Joseph M. O'Malley, Jr. is a partner in the Intellectual Property practice at Paul Hastings. He has extensive patent litigation experience across a broad range of technologies, including chemicals and pharmaceuticals. Mr. O'Malley has served as lead trial counsel for many branded pharmaceutical clients including Pfizer, Merck, Abbott, Eisai, Sunovion (formerly Sepracor), and Takeda (formerly Nycomed), and has prevailed at trial and appeal in billion-dollar-a-year Hatch-Waxman Act pharmaceutical patent litigations.
Accolades and Recognitions
Recognized in Best Lawyers in America, 25th Edition
Recognized by the National Law Journal in 2017 as an IP Trailblazer
Winner of Law360 MVP award for Life Sciences
Recognized by respected publications, including Chambers, The Legal 500, Intellectual Property Magazine, Benchmark Litigation, IAM Patent 1000, LMG Life Sciences and by Managing Intellectual Property IP Stars
Finalist, Lawyer of the Year Award, Intellectual Property Magazine
Ranked, Chambers Global 2015 and 2016, USA, Intellectually Property: Patent
Chambers USA (2015) says Mr. O'Malley "takes the helm on pharmaceutical cases on behalf of the leading names in the field." The publication has referred to him as "the complete package" and cites his "winning combination" of a "tremendous work ethic, personable demeanor and litigation skills." Chambers USA (2016) recognizes him as a "good strategist," "charismatic" and a "subject matter expert." Sources also reserve praise for his "calm and unflappable demeanor" and business-focused approach. Chambers USA (2017) says the "excellent" Joseph O'Malley is highly rated for his work on complex IP issues in the life sciences space, where interviewees describe him as "a good strategic thinker." Sources say: "He is good at getting the big picture of litigations, including the business and political aspects."
IAM Patent 1000 ranks Mr. O'Malley in the Gold band noting him as a "true leader" in the space, and recognizing his work on the most high-profile, big-ticket work from the most demanding of clients. According to the publication, Mr. O'Malley "has driven the firm to huge success and is everything customers seek in a pharmaceutical patent litigator." The publication cites his "immense courtroom experience" that "shows each time he steps up to the plate" and has noted the "complex scenarios" he has handled "requiring creative strategies." According to IAM Patent 1000 (2015): such is his standing among peers, he is hailed as "a great credit to the legal profession." In IAM Patent 1000 (2016): "O'Malley is a challenging guy to litigate against - he is very comfortable in court and in command of all the issues at all times. He has amazing attention to detail and comes prepared with very effective game plans." One highly ranked peer reported: "I have never seen anybody better than Joe in settling difficult conflicts on a win-win basis."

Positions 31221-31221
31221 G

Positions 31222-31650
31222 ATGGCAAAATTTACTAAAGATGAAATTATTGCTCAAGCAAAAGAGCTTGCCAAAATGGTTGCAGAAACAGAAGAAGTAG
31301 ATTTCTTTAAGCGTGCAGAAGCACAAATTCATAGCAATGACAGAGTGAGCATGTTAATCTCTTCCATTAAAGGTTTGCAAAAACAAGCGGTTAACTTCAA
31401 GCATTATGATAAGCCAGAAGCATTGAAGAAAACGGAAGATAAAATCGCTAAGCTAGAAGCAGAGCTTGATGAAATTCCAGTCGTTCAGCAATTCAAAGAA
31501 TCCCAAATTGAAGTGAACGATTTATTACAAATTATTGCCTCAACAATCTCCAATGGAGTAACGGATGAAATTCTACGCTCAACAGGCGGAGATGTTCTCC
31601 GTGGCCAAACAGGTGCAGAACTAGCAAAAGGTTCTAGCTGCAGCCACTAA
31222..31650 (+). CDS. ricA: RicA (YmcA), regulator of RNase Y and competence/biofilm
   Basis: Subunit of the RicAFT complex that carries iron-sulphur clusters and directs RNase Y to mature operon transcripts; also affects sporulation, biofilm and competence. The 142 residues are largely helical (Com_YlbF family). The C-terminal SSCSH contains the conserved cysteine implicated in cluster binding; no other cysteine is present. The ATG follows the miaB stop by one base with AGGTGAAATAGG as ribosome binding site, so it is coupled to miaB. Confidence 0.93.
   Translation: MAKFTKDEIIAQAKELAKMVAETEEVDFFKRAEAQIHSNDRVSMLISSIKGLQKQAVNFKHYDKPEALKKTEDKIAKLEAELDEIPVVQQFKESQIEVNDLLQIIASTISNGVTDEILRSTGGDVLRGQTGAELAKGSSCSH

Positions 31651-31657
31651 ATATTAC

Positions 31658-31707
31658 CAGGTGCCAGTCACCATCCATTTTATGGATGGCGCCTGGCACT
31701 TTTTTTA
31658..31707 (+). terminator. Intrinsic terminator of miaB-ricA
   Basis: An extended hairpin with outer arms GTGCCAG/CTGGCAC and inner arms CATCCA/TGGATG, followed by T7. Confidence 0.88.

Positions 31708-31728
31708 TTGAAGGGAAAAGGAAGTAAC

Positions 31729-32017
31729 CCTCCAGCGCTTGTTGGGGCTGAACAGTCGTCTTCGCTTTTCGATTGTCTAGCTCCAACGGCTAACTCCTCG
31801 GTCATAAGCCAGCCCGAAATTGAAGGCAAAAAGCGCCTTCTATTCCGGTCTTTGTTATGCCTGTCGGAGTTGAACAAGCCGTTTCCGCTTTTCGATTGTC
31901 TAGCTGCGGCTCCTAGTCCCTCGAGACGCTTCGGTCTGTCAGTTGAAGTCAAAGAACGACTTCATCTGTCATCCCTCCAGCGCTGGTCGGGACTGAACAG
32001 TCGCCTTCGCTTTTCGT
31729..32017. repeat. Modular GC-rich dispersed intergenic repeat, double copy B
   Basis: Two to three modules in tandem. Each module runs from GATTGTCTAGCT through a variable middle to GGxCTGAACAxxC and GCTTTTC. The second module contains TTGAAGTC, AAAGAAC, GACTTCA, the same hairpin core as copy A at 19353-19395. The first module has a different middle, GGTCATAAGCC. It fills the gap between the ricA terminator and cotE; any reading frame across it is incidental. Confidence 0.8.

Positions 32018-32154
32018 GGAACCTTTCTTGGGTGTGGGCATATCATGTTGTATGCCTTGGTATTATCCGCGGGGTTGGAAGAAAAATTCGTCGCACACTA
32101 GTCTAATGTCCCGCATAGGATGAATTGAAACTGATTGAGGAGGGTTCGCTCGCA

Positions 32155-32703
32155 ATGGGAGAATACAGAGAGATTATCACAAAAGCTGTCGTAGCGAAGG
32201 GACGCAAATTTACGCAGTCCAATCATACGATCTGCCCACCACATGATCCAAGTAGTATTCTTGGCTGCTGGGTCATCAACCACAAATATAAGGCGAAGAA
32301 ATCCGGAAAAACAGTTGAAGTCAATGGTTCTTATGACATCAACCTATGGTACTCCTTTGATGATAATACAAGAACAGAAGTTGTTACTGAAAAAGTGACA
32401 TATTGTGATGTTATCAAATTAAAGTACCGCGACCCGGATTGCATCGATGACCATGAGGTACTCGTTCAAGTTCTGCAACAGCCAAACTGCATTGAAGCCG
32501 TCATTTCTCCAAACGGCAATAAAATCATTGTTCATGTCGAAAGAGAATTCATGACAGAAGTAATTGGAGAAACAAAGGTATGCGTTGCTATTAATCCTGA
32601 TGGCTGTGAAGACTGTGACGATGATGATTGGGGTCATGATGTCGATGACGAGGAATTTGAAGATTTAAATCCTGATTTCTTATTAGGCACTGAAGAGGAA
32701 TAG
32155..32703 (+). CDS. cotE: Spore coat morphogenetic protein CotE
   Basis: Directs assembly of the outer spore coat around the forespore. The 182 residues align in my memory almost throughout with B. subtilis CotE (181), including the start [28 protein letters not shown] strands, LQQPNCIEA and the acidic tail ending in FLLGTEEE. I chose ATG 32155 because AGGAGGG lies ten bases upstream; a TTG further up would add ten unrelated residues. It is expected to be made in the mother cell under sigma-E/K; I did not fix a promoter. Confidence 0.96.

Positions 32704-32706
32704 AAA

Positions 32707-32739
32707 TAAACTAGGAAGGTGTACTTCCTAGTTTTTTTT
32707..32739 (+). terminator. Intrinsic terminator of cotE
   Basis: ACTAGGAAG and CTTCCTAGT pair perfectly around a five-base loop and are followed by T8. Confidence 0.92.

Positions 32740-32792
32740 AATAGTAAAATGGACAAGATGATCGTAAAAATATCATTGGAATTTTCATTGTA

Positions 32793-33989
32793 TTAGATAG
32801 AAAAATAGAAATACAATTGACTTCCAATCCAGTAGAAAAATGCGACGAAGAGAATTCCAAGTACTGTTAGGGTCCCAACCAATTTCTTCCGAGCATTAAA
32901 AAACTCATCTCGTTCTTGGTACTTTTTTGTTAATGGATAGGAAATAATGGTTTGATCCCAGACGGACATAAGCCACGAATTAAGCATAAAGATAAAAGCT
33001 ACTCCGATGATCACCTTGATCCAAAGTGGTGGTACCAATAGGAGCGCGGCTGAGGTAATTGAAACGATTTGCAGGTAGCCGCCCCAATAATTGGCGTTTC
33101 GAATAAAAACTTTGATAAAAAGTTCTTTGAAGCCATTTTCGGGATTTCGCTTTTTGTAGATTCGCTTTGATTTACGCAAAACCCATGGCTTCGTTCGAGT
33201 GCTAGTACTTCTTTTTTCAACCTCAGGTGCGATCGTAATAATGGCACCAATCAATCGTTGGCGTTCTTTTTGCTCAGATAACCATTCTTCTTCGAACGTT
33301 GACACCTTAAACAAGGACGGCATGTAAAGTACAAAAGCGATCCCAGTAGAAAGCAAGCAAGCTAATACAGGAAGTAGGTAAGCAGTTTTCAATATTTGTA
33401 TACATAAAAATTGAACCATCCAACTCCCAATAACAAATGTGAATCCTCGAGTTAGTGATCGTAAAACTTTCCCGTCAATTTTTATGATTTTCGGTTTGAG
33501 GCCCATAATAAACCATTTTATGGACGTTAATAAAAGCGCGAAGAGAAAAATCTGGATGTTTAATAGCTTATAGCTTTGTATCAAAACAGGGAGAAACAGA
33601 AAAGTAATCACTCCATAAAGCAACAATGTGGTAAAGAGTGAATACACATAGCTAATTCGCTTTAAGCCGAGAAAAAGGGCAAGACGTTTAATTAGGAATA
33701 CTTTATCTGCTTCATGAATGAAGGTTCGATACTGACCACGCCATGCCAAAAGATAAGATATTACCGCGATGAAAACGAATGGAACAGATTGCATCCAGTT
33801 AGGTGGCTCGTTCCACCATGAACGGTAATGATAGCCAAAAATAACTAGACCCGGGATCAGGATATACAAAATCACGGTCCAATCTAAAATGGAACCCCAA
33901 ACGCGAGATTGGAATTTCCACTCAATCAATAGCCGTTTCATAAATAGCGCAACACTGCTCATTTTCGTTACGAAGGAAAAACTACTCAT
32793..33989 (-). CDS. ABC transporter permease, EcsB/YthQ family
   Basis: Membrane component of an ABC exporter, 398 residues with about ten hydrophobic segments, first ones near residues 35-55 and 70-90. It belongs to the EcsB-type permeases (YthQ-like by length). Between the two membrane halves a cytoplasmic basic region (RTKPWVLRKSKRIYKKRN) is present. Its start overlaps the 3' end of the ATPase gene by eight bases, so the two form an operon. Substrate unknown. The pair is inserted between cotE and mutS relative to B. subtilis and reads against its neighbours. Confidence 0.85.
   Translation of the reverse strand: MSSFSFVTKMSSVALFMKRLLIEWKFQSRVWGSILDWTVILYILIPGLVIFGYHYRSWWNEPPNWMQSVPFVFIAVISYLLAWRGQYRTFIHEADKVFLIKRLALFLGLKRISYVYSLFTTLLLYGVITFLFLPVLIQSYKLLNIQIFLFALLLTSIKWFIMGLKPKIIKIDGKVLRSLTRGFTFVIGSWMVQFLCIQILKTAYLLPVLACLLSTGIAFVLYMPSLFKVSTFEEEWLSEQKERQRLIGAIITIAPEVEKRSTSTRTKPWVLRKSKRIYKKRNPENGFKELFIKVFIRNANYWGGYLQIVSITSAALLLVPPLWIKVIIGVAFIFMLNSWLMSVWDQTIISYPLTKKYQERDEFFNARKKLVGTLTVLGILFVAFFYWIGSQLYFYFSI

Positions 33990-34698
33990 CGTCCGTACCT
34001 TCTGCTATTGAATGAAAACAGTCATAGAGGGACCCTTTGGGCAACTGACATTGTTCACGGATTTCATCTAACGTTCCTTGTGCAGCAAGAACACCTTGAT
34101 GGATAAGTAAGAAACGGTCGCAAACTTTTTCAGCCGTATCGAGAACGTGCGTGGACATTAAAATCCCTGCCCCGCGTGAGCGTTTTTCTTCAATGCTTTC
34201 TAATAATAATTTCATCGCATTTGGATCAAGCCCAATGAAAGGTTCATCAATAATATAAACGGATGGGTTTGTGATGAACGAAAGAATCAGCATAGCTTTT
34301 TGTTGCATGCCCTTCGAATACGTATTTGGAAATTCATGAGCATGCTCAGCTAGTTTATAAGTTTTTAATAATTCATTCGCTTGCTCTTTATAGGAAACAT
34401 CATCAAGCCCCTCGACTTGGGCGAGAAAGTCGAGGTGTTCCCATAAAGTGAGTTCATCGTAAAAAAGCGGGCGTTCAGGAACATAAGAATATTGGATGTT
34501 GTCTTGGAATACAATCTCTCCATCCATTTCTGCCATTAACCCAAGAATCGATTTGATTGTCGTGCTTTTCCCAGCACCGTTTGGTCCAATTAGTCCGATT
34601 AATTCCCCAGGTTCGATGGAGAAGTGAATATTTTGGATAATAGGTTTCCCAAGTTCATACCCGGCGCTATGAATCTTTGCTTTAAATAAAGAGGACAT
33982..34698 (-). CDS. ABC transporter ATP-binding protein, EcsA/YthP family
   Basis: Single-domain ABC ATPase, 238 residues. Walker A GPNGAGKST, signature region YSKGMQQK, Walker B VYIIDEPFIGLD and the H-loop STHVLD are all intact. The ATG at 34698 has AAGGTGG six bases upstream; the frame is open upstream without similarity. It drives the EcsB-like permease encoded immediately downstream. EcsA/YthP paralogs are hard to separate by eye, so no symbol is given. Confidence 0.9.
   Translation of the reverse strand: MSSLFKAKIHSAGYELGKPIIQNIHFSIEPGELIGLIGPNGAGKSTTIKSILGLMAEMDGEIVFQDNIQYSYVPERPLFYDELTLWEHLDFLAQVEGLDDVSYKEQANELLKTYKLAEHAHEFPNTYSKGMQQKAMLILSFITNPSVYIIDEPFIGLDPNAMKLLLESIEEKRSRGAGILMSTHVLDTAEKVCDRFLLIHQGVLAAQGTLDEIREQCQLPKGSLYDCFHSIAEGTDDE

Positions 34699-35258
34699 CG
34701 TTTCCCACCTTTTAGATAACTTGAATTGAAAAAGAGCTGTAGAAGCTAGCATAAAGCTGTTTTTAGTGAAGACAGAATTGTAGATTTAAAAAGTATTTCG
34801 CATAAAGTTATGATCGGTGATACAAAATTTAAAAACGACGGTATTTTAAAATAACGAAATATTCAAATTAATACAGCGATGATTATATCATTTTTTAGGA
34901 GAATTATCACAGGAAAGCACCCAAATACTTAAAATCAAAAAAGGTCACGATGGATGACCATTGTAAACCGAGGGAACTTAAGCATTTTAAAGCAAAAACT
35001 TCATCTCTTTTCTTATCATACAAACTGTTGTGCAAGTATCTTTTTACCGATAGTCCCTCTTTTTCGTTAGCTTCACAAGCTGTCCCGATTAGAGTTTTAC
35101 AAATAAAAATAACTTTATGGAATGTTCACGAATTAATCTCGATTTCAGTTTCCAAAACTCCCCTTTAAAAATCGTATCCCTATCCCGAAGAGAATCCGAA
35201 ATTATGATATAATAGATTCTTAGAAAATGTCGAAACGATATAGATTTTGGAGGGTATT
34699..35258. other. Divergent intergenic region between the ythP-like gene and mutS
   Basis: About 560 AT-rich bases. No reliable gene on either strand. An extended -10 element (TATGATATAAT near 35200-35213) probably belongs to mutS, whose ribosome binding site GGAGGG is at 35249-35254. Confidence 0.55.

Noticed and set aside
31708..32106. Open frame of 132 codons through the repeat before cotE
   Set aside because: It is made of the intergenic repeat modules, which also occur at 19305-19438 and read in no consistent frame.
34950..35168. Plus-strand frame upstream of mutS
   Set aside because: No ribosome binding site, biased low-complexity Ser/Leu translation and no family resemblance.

LMG Life Sciences has recognized Mr. O'Malley among its "US Life Sciences Stars" and notes he is a "preeminent litigator in the industry."
National Litigation Star, Benchmark Litigation
Recipient, Burton Award for Legal Achievement
Altana Pharma, AG, et. al. v. Teva Pharmaceuticals USA, Inc. et. al., D.N.J. - Mr. O'Malley was co-lead trial counsel in this Hatch-Waxman Act litigation representing Pfizer (Wyeth) and Takeda in connection with the patent protecting the companies' $2 billion-dollar-per-year Protonix® (pantoprazole) acid reflux medication. In April 2010, Mr. O'Malley, along with co-counsel, won the jury trial in favor of Wyeth and Altana, finding the patent covering Protonix® to be valid and rejecting generic drug manufacturers' obviousness and obviousness-type double patenting defenses.
Dey, L.P., et al v. Sunovion Inc., S.D.N.Y (2009-2012) - In March of 2012, Paul Hastings secured a summary judgment ruling, on behalf of defendant Sunovion, that five of the seven patents asserted against Sunovion's Brovana® product were invalid under 35 U.S.C. 102(b) due to Sunovion's public use of the claimed subject matter during a clinical trial. The Court also held on summary judgment that plaintiffs were precluded from obtaining any damages for infringement of the two remaining patents which may have occurred during the four and a half years prior to the issuance of reexamination certificates for those patents. Following that summary judgment decision, and a later pre-trial claim construction decision in which the Court adopted every one of our client's proposed definitions, the case settled on confidential terms. Portions of the case are being appealed by plaintiffs Dey and Mylan.